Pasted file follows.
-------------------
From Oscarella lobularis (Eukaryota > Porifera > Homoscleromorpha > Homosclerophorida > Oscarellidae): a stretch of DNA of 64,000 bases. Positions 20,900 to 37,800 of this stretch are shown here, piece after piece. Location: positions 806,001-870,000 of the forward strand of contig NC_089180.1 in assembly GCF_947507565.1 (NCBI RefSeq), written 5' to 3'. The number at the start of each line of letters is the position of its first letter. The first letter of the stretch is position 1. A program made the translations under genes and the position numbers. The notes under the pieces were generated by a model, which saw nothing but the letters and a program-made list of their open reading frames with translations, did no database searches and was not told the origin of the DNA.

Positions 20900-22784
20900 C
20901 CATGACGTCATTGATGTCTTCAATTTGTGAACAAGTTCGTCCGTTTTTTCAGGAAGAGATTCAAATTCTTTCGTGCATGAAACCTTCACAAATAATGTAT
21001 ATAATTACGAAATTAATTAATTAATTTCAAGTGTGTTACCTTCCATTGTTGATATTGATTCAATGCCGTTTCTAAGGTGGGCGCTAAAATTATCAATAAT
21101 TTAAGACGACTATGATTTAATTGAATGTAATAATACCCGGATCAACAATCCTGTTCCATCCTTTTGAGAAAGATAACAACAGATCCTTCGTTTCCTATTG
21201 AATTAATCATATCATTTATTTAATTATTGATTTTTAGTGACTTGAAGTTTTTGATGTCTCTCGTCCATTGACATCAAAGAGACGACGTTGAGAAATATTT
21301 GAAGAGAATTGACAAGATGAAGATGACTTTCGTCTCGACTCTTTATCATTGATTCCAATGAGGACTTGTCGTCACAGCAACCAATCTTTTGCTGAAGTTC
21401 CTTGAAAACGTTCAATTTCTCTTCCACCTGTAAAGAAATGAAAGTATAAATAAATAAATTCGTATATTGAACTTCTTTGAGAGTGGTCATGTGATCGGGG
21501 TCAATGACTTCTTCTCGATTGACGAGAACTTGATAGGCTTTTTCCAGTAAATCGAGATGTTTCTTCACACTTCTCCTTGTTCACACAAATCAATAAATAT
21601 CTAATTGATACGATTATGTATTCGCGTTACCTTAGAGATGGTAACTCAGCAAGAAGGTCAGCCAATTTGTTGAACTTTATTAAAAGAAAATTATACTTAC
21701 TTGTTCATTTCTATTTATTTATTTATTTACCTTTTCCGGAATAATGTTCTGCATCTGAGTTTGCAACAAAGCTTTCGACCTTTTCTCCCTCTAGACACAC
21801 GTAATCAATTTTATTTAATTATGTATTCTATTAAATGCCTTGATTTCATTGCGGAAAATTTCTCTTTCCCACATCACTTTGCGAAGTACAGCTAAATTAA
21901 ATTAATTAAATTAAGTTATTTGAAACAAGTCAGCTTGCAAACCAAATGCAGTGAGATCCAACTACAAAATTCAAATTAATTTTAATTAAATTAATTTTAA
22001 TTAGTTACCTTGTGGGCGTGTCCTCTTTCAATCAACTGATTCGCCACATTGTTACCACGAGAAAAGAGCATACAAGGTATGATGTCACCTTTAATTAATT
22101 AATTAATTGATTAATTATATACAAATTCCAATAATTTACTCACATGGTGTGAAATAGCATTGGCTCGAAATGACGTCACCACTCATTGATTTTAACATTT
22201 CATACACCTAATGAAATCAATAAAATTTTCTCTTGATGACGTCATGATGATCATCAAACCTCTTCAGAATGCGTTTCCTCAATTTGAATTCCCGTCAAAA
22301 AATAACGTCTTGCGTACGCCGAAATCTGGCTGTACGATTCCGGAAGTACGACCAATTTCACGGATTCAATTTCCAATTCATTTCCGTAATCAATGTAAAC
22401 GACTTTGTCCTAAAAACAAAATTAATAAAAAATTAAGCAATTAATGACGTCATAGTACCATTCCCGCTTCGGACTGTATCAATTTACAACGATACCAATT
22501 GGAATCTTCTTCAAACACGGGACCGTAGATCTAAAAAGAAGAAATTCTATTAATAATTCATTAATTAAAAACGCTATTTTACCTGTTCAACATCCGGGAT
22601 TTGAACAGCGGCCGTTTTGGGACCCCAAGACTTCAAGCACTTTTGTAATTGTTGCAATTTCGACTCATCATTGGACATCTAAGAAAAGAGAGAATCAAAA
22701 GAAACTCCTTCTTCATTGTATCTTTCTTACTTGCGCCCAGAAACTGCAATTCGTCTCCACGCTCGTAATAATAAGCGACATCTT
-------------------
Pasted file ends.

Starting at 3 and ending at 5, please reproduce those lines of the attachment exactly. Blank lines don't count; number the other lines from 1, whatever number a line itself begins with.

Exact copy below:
20900 C
20901 CATGACGTCATTGATGTCTTCAATTTGTGAACAAGTTCGTCCGTTTTTTCAGGAAGAGATTCAAATTCTTTCGTGCATGAAACCTTCACAAATAATGTAT
21001 ATAATTACGAAATTAATTAATTAATTTCAAGTGTGTTACCTTCCATTGTTGATATTGATTCAATGCCGTTTCTAAGGTGGGCGCTAAAATTATCAATAAT